As a general rule, always check the license on any photo you’re planning on using. If you don’t see one, ask the creator for permission, or just don’t use it. To summarise, here’s the Guardian with 10 excuses that probably won’t work.
Spotted a really good TV show or sports highlight that you want to share? Why not just stick it up on your YouTube account?
If you’re caught uploading large chunks of copyrighted material, the owner can use that DMCA takedown we mentioned earlier to get your videos removed. If you’re on the receiving end of one or more of these, it can also cut off your access to certain YouTube features.
So, yes, uploading entire episodes of TV isn’t on. And sports leagues such as the English Premier League are particularly active in chasing down their content, whether that’s on YouTube or Vine.
In some cases, the use of copyrighted material can be justified under the “fair use” defence. That normally only applies if you can illustrate that it’s for non-commercial purposes, is a small part of the complete work, is used for criticism, reporting or remixing, and isn’t affecting the owner’s ability to make money. Rules differ depending on your country, but YouTube has a simple guide here.
But what about embedding?
Good news. While there’s a chance that the original uploader could have their video removed, there’s no specific liability to those that have embedded it on their sites. That’s according to a 2014 verdict from the Court of Justice of the European Union. Online copyright is a particularly fearsome battleground at the minute, and there’s not necessarily a definitive ruling for everything yet. So keep an eye out for any new landmark rulings, and major copyright legislation that may change the rules.
…Which brings us to one of the internet’s favourites. Finding out whether you can share gifs is as confusing and scary as Googling whether you should be worried about that mark on your leg. There isn’t a definitive ruling about it yet, so opinions range from “all-clear” to “prophecy of doom”.
For the most part, it’s unlikely that you’ll get in trouble for posting a gif on your site. Gifs are short bursts of moving images, usually re-appropriated to encapsulate an emotion or reaction. In that respect, they could fall under a “fair use” defence. And they’re often hosted elsewhere, which means embedding them shouldn’t be an issue. As a further protection, major gif sites such as Imgur and Giphy offer the option to request a takedown of user-uploaded gifs if they feel they infringe their copyright.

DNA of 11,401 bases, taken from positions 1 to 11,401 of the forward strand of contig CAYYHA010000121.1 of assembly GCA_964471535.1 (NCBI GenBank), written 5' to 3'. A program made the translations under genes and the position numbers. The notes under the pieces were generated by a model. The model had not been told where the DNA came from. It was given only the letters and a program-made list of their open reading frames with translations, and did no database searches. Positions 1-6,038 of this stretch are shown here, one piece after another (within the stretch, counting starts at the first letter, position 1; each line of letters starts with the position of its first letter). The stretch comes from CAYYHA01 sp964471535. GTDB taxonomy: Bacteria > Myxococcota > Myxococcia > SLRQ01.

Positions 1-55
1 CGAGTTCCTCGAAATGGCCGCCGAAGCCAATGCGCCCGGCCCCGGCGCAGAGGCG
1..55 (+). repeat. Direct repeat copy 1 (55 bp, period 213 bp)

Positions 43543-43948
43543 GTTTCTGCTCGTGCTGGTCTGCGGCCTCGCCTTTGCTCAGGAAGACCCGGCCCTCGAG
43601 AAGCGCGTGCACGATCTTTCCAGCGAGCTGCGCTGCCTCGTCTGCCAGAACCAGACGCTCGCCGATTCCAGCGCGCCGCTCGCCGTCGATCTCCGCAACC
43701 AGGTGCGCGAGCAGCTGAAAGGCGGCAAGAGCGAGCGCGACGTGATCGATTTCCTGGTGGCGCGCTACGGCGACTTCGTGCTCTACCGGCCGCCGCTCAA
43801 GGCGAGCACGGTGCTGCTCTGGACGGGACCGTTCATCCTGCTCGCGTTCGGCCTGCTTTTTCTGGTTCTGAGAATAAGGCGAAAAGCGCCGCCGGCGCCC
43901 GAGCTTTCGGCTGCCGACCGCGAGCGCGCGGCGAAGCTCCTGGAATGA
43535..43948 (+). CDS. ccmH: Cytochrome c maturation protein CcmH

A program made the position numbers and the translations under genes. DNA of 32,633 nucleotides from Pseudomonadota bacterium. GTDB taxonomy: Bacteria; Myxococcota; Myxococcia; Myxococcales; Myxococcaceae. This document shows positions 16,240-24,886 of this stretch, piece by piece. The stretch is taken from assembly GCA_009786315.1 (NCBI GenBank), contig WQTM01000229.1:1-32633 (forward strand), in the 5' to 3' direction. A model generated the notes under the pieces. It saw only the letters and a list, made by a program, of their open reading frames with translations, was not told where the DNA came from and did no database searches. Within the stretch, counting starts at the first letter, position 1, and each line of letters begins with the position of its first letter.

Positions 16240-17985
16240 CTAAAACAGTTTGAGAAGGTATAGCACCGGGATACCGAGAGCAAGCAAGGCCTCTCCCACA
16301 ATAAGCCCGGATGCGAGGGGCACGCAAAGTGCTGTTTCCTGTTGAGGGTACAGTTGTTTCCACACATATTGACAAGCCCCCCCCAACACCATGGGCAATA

Some advise caution when posting gifs on your site, which is fair enough at a time when the legal position isn’t fully spelled out. Others say that gifs shouldn’t be a headache for smaller users who credit the author and embed from major gif-sharing sites. So far, no one’s been interested in bringing a copyright infringement case to court over a gif.
If you can’t get the worry out of your head, why not try making your own using your own videos and a tool like Gifrocket?
— Pickle Jar Comms (@picklejar) May 13, 2015
OH, AND WHAT ABOUT TWEETS?
Finally, did you know you could get in trouble for copying someone else’s tweets?
We know that retweets can – in extreme cases – get you into trouble. People have faced discipline at work for retweeting unpleasant stuff on their accounts (and, in case you missed the memo, the “my views are my own” thing that people put in their bio isn’t a defence for that sort of thing), and a retweet can also be interpreted as a fresh defamation by rule of law (See the Lord McAlpine saga in 2012 for an example of how that can escalate).
However, “stealing” tweets is also frowned upon. In some cases, Twitter will suspend someone found copying tweets, if they refuse to delete them promptly. Favstar features a blogpost laying out the process that people go through when they want to confront someone stealing tweets.
If you want to share something someone’s said on Twitter, you can retweet it with the touch of a button or “quote” it if you want to add your own comment (Twitter recently updated the layout of its “quote tweet” function to make it look more similar to the Facebook style). However, in these cases, make sure you’ve left an @ credit to the original poster in there.
Using a tool such as “Who Stole My Tweet?”, it’s actually quite easy to track down people who have copied your tweets word-for-word. By typing a user’s Twitter handle in there, it scours through the Twitter feed to see which tweets they’ve copied, and which have been lifted from them.
It’s pretty common to see people nicking popular tweets and passing them off as their own as they start picking up steam. Sometimes it’s annoying but bearable, and can be solved by merely confronting the thief directly. But, yes, you can act on it if you feel your work is being passed off.
Share widely and frequently. Bring interesting things to people’s attention by linking to the original author. Give credit where credit’s due, and everyone benefits.
But just because you found something on the internet, it doesn’t mean you can use it as you please. Don’t pass work off as your own. Don’t take something without crediting the author, linking, or checking the license first. And ask permission from the author before you “take” copyrighted works.
Be a good web user, and we’ll have no trouble here.